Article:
Big Men Take Center Stage At Final Four
Thursday, March 29th 2007, 8:13 am
By: News On 6
UCLA boasts two of the best big men in the history of college basketball: Kareem Abdul-Jabbar and Bill Walton. Georgetown has three of its own to brag about: Patrick Ewing, Alonzo Mourning and Dikembe Mutombo.
Any of them would fit right in at this year's Final Four.
With Ohio State's Greg Oden, Georgetown's Roy Hibbert and Florida's Joakim Noah and Al Horford convening in Atlanta this weekend, college basketball's signature event has become a showcase for the country's best big men.
It could result in more post action at the Final Four than anyone has seen since Ewing and Hakeem Olajuwon shared the stage in 1984.
``I think it's going to get the game back to where it used to be in having that low-post threat,'' Ohio State coach Thad Matta said Wednesday. ``The size of the guys (in this Final Four) is truly amazing.''
The Bruins _ with 6-foot-8 forward Luc Richard Mbah a Moute the team's top post player _ are considerably undersized compared to Oden, Hibbert, Noah and Horford.
``We are by far the smallest team in this Final Four,'' UCLA coach Ben Howland said. ``But I think it's great to see the big man in college basketball.''
He'll see two Saturday night.
Noah and Horford have given the Gators (33-5) a significant size advantage the last two seasons. They helped the defending national champions win 16 consecutive postseason games and advance to the Final Four, where they will face UCLA (30-5) in a rematch of last year's title game.
The Florida duo came up huge in the first meeting, finishing with a combined 30 points, 16 rebounds and eight blocks.
``Our whole team had a problem with Florida,'' Howland said. ``They thoroughly dominated us. I don't think there's any secret about that.''
Noah, a 6-11 forward and the son of tennis star Yannick Noah, was the catalyst for the team's title run in 2006, blocking a tournament-record 29 shots.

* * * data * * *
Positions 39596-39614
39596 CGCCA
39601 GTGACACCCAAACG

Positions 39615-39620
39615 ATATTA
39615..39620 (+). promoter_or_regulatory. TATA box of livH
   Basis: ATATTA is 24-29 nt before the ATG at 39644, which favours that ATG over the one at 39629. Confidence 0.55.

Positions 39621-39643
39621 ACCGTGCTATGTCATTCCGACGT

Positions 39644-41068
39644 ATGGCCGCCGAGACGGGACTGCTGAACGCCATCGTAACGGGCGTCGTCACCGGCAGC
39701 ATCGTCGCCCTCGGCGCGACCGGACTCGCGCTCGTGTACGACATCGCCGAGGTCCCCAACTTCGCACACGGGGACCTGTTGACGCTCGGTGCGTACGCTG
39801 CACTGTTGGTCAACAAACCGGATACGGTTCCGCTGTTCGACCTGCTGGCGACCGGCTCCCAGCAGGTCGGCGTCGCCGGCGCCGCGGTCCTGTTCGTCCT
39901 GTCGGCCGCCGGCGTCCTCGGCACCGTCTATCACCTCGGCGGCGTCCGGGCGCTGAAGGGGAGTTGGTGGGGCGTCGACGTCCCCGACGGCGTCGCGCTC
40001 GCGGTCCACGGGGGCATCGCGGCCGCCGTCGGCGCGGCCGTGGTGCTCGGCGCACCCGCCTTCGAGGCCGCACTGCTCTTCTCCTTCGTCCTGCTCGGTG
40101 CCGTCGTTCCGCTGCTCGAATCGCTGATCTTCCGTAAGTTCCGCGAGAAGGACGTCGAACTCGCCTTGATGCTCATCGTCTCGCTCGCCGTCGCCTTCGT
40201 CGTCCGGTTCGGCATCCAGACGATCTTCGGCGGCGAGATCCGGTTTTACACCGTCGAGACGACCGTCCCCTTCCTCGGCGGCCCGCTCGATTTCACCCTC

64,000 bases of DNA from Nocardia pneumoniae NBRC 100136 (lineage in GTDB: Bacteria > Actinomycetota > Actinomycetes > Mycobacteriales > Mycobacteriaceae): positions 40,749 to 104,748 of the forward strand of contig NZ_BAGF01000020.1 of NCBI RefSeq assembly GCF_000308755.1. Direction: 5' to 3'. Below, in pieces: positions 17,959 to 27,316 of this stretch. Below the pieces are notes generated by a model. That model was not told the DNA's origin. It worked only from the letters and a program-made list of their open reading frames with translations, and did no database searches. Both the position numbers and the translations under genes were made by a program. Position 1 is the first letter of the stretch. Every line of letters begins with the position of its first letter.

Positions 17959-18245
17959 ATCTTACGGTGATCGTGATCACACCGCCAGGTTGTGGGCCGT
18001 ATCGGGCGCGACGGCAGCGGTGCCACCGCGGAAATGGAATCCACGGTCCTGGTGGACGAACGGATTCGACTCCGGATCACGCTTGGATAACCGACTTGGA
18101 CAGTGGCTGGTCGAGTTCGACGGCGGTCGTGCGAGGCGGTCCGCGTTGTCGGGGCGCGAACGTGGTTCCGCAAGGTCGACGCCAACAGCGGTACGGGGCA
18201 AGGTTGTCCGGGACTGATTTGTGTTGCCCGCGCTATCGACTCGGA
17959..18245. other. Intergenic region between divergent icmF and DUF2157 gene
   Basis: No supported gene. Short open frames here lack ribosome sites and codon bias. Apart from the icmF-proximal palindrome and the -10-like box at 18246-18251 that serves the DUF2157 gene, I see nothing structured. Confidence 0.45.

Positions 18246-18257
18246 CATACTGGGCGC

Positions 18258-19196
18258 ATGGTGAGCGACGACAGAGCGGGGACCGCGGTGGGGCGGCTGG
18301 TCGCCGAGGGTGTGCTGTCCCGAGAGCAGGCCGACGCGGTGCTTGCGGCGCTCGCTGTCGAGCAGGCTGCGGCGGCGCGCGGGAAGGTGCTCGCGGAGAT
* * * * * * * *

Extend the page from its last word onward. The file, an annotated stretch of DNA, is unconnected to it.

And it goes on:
He probably could have been the No. 1 pick in last year's NBA draft, but decided to return in hopes Florida would become the first team since Duke in 1992 to repeat as national champions.
Horford came back, too. The 6-10 center and son of former NBA player Tito Horford has improved his game significantly, developing post moves and an outside jumper _ making himself Florida's No. 1 player to try to defend.
Ohio State's top threat also happens to be a center.
Oden, a 7-foot freshman sensation, propelled the Buckeyes (34-3) into Saturday's semifinal match against Georgetown (30-6).
He blocked the final shot against Tennessee in the regional semifinals to secure a one-point victory, then had 17 points and nine rebounds in only 24 minutes against Memphis to lift Ohio State to a spot in the Final Four.
Oden might have turned pro out of high school, but ended up at Ohio State because of a new NBA rule requiring players to be at least one year removed from high school before they enter the draft.
Oden has proven he's ready for the next level and even said last week that ``everything is easy about college.'' He's averaging 15.4 points and 9.5 rebounds, shooting 61 percent from the field and has 100 blocked shots.
Not bad for someone who missed the first seven games while recovering from wrist surgery, then had to wear a brace on his right wrist and shoot free throws left-handed.
``The thing I enjoy about him is he gets better every day,'' Matta said. ``The seven months that his hand was immobilized obviously set him back. When he came back, the hand didn't work. We disguised it; we didn't tell anybody that his right hand couldn't move. But I think that he's really made a lot of progress. It just keeps getting a little bit stronger every day.''
Hibbert could provide a strong challenge for Oden.
The 7-2 junior has played well in the tournament, averaging 13 points and 11.5 rebounds. He also has 11 blocked shots, nine assists and just four turnovers.
``I think we'll see Saturday how they match up,'' Georgetown coach John Thompson III said. ``I think they're both very good players and something that people are talking about because it's not too often you have two low-post centers going against each other, particularly this late in the tournament.''
It's even more rare to have four post players in the same Final Four.
``A lot of times kids are going right to the pros and not sticking around,'' Thompson said. ``A lot of times it's because of influences of so many quality players in the NBA, a lot of big guys now are shying away from the post.
``But we have guys here that like the fact that they're low-post players.''